The results have not only been contested domestically but also by international observers from the OAS, the EU and the US embassy, who have pinpointed irregularities. They identified no computer issues that could explain the delays: all results were transmitted electronically from the polling stations as voting closed,with no technical difficulties. Among their concerns is an inexplicable sudden change in voting patterns during the time the system was down. An analysis by Georgetown University professor, Ifran Nooruddin, found that after 68% of the votes had been counted, the trend switched in favor of Hernandez, with late reporting of a higher turnout for Hernandez’s party.  For the OAS, this difference is too large to ignore and it has therefore demanded a recount.
Nevertheless, EU observers said that the opposition failed to show a significant difference between their party’s copies of the tallies and those counted by the TSE. The Trump administration encouraged a reform of the electoral system for a more transparent vote count but did recognize Hernandez’s victory–as did Canada and Mexico. The State Department also asserted that the government was making progress on the protection of human rights. The American support of Hernandez’s government can be explained by the latter’s help curbing drug trafficking and dissuading migrants from crossing the American border. According to Human Rights Watch, the Inter-American Commission on Human Rights and the Office of the United Nations High Commissioner for Human Rights in Honduras denounced a violation of the human rights of Hondurans: “That not only means that all votes should be counted correctly, but also that the Honduran authorities need to guarantee the right to peaceful protest” said J.M. Vivanco, the Americas director at Human Rights Watch.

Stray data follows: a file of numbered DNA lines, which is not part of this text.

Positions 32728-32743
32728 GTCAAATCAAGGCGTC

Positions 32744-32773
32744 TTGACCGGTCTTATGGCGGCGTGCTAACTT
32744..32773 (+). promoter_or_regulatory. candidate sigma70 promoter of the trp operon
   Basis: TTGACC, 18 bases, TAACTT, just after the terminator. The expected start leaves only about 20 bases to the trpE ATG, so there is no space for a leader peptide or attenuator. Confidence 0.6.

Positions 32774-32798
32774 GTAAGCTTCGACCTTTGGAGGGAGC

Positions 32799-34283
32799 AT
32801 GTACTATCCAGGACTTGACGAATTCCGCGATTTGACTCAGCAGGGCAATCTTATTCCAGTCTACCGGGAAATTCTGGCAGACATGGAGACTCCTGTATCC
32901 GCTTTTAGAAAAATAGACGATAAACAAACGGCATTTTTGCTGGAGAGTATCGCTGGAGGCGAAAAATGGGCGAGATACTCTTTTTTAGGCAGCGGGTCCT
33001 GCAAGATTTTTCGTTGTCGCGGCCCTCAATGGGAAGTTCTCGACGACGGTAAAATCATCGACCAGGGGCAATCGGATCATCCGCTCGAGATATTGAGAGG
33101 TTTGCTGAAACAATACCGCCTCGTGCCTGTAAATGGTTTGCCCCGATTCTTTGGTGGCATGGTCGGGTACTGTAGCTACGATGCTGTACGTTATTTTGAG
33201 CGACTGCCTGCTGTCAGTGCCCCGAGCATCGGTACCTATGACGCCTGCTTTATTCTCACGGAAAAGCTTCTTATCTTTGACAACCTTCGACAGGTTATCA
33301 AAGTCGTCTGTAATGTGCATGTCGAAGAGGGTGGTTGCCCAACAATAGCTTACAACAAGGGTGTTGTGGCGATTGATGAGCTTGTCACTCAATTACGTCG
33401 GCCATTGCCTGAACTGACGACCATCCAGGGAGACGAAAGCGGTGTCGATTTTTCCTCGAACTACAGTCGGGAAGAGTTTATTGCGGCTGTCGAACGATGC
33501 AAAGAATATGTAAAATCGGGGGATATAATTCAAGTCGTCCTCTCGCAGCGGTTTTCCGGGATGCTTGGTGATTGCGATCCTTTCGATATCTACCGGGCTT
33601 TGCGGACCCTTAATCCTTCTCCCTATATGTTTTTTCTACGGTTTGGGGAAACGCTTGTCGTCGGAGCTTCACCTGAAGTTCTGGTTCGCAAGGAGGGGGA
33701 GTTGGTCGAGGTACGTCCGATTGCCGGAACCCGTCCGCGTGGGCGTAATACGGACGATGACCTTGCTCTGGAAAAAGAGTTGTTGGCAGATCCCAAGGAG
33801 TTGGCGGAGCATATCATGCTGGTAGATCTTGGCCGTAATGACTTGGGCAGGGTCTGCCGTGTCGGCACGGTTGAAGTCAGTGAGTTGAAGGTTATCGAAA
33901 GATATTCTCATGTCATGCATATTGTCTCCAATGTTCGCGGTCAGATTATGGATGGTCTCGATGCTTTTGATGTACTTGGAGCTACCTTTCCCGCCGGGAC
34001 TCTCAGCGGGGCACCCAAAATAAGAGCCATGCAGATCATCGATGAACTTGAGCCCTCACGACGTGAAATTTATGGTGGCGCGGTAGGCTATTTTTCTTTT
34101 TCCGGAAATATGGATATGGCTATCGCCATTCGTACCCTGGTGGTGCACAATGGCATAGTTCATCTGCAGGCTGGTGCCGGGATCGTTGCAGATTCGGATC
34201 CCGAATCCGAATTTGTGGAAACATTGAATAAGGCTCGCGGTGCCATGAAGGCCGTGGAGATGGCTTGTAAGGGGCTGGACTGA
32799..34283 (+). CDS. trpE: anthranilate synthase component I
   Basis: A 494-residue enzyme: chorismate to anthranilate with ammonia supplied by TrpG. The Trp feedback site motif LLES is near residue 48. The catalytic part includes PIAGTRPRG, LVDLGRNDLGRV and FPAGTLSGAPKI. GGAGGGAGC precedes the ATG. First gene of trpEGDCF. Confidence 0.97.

A deeper political and constitutional crisis
This electoral turmoil is inscribed in a deeper constitutional and political crisis. Hernandez’s will to renew his mandate was in itself very controversial, as running for a second term was until recently constitutionally prohibited to prevent autocrats from remaining in power. The National Party challenged the prohibition before the Supreme Court prior to Hernandez’s first election in 2013. It claimed that limiting the term was a violation of international human rights. In particular, the National Party cited a provision from the American Convention on Human Rights stating that political rights, such as running for office more than once, can only be limited under very specific circumstances. The Supreme Court agreed with this interpretation of the clause and allowed Hernandez to run for a second term. However, civil society is now seeking to invalidate this decision claiming that it represents a constitutional violation.